We’ve sacrificed flavour in pursuit of the low fat Holy Grail

Half a century, or more, of official propaganda based on myth and flawed research is so entrenched that many fail to see that there is any other way. No, I don’t mean the EU, or even that farmers need subsidies; I refer to the low fat mythology.

Fat – animal-derived fat, not the namby-pamby, vegetable-derived, often highly-processed version – is good for you.
Yes, good for you, not just extremely tasty, but a vital part of a healthy diet.

A huge industry has emerged, based on the low fat myth, of industrial manufacture of highly processed, low fat, highly refined sugar – ‘healthy’ option food.
The whole world fell for it, aside from a few strange, mainly rural and, usually, agricultural dwellers. Their staple diet remained based on a good fry up and meat and two veg.

There was a time when pig fat was an important product. Fat from Wall’s heavy hogs, not chemically processed vegetable oil, was used to make ice cream. It must have been tastier.

The human body digests, metabolises and stores fats, ready for energy production. Carbohydrates make you fat, not fats.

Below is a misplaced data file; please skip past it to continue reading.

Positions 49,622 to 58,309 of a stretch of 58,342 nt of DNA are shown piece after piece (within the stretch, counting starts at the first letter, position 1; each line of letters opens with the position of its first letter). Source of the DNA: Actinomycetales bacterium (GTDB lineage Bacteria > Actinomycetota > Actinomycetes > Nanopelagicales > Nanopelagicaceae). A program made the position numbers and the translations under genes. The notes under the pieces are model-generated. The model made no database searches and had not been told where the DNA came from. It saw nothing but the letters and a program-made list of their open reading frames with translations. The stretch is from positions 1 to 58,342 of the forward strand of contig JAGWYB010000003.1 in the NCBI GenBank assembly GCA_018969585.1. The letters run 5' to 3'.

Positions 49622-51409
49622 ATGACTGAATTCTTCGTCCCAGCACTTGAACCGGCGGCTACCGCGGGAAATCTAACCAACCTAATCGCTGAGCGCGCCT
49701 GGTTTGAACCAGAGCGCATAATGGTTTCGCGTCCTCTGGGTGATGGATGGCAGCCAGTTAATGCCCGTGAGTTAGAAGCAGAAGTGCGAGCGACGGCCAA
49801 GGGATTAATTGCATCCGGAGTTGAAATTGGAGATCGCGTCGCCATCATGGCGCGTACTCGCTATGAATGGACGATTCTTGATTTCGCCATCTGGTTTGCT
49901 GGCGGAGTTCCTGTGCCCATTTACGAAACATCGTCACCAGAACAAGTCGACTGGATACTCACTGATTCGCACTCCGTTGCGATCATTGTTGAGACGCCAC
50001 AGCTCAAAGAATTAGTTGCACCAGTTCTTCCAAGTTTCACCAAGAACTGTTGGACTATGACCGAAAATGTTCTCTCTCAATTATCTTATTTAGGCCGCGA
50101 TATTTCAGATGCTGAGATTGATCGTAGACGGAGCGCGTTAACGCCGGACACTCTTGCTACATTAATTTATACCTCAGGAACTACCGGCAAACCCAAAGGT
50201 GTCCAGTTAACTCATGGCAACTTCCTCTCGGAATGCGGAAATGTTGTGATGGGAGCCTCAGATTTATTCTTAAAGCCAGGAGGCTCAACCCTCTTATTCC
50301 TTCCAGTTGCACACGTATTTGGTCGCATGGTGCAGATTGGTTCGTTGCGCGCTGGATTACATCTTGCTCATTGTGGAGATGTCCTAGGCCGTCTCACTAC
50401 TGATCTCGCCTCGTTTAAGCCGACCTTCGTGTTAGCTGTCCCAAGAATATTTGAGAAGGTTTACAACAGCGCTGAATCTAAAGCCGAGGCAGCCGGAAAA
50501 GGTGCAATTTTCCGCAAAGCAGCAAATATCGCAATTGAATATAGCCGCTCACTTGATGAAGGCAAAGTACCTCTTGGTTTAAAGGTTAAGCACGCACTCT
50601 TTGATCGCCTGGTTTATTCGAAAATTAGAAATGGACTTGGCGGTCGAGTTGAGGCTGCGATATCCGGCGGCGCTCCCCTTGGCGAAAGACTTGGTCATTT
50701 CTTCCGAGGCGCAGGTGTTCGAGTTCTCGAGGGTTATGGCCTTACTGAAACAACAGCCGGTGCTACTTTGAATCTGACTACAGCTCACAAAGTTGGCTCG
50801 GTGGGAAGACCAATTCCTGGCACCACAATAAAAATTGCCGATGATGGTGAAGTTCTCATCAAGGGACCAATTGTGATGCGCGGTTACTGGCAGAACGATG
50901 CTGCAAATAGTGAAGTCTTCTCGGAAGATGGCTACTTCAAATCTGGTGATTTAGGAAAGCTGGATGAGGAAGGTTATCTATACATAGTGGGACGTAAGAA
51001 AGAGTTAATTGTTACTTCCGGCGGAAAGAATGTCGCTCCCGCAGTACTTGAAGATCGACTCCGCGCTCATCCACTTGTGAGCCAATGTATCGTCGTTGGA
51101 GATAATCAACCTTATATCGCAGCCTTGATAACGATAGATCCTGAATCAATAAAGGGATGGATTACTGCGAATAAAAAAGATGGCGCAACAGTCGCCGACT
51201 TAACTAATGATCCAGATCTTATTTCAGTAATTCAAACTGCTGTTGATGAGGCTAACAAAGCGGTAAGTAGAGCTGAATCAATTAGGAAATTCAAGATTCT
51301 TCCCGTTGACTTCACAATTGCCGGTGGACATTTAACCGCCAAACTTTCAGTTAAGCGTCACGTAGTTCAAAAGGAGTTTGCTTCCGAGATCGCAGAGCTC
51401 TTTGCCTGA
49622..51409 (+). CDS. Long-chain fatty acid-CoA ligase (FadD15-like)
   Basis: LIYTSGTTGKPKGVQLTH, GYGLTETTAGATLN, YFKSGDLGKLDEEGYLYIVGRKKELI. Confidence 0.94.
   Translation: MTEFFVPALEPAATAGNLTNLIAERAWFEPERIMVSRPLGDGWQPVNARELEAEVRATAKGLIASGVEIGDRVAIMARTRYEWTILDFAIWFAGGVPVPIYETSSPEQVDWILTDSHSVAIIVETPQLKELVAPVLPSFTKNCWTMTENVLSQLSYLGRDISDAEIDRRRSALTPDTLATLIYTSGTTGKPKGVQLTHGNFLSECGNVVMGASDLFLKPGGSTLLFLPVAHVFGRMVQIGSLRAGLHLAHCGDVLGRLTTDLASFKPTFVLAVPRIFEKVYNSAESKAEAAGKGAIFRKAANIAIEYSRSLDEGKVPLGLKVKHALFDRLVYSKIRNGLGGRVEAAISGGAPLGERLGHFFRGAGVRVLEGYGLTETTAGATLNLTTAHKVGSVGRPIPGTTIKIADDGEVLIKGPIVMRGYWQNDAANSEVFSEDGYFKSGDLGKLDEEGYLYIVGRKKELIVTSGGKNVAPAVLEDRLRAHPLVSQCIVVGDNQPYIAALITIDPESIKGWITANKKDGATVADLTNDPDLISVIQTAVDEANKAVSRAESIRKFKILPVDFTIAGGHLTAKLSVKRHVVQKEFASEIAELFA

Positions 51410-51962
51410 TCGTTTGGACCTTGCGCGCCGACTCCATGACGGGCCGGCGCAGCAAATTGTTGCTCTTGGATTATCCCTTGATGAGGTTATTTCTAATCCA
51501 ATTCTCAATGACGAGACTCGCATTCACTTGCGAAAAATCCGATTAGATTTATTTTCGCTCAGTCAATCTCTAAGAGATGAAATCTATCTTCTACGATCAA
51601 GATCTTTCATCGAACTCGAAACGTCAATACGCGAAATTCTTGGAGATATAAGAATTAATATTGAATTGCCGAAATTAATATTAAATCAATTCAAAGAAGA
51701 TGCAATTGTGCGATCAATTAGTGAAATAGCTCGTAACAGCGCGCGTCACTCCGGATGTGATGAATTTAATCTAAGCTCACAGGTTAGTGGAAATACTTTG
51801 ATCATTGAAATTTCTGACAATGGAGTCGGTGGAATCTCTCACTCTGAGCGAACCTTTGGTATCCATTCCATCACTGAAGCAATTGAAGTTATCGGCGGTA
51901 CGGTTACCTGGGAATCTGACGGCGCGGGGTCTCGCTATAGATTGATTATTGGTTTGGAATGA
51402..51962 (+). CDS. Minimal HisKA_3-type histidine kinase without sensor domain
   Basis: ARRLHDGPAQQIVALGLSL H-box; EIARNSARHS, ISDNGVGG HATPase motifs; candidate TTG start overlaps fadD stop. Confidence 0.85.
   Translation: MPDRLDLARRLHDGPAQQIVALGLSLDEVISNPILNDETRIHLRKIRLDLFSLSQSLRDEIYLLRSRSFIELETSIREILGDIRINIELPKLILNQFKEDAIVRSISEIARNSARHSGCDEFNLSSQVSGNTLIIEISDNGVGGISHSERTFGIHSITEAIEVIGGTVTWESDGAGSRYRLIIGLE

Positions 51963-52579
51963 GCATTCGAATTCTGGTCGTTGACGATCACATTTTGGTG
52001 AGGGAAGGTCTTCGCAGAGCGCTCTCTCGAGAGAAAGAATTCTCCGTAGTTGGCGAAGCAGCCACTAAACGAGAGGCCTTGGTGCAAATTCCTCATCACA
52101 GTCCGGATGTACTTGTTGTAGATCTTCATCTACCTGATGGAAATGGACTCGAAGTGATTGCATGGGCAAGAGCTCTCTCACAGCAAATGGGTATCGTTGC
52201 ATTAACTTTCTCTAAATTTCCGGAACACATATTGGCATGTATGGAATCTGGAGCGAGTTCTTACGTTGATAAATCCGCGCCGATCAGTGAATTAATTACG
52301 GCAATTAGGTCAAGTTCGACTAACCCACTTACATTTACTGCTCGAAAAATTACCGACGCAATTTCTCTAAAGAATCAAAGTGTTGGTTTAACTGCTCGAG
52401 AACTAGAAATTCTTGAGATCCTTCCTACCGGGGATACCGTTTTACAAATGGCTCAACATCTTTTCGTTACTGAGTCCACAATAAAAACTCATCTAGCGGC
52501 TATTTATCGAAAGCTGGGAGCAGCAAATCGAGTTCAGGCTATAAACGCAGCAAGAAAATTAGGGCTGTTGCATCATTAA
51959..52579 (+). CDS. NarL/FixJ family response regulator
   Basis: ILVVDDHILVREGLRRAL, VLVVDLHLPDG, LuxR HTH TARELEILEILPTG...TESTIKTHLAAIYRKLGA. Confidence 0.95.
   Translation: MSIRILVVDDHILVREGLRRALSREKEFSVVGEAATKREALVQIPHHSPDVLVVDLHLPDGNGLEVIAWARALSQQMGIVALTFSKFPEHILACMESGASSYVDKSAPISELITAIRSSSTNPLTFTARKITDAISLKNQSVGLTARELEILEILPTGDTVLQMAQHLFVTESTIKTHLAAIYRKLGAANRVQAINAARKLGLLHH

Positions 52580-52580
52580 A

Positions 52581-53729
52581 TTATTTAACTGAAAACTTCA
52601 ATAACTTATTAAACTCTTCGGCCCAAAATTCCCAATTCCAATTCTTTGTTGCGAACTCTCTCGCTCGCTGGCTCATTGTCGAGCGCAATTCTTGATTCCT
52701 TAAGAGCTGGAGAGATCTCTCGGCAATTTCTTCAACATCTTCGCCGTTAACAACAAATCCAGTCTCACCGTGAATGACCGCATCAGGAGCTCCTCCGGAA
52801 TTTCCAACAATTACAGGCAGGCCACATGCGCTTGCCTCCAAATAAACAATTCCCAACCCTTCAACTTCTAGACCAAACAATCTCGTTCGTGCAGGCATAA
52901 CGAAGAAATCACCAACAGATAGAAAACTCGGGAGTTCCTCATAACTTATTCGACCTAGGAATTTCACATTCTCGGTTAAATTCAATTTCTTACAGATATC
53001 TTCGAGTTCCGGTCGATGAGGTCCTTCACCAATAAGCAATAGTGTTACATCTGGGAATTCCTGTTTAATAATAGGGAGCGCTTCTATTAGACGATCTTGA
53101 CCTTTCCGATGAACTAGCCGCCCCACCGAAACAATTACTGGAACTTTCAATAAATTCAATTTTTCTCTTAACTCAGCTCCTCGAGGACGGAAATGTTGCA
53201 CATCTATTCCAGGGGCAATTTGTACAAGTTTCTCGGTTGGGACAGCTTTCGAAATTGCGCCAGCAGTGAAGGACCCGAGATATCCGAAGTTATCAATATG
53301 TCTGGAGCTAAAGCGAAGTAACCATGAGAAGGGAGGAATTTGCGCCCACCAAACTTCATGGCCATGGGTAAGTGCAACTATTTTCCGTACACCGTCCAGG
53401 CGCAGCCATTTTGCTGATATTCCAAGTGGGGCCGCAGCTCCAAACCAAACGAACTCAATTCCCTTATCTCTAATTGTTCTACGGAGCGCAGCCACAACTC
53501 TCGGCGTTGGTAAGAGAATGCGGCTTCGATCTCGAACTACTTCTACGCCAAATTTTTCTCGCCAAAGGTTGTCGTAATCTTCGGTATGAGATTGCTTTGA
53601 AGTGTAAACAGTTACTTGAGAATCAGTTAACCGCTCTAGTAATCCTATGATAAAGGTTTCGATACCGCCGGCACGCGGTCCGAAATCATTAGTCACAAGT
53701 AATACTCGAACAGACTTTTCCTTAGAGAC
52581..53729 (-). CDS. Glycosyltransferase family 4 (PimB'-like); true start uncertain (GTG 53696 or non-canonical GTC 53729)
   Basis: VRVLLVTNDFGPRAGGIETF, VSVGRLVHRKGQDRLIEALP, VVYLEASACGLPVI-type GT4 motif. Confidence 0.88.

So what does this all mean to pig farmers? For donkey’s years, our payments for finished pigs, via the P2 measurement, have been based on the absence of fat. This has worked out quite well economically for us. In freshweight terms, lean meat is more economic to produce.

Decades of pursuing lean meat and low back fat has done us a disservice though. We have bred out flavour. This is well known, acknowledged and understood. It was necessary to chase after the low fat, healthy, modern Holy Grail.

It didn’t matter that the product was becoming unfit to eat and consumption fell in the UK. Pork just isn’t the tasty, good-value indulgence that it ought to be.
That assertion is only partially correct though. Many forward-thinking niche producers have been developing their product, based on high welfare and excellent flavour and tenderness by introducing intramuscular fat.

I have excellent experience of eating one or two of these products. ‘Normal’ pork is now a huge disappointment. No wonder it’s in decline.
The more you hear this, the more you might believe it. After all, what you’ve been told by doctors and scientists can’t be wrong, can it?

There is plenty of published work dispelling the low fat myth. People I know have cut out carbs, upped animal fats and watched the weight fall off them.
A higher animal fat diet and breeding flavour back into our pigs must reverse the decline. Surely that must be good.

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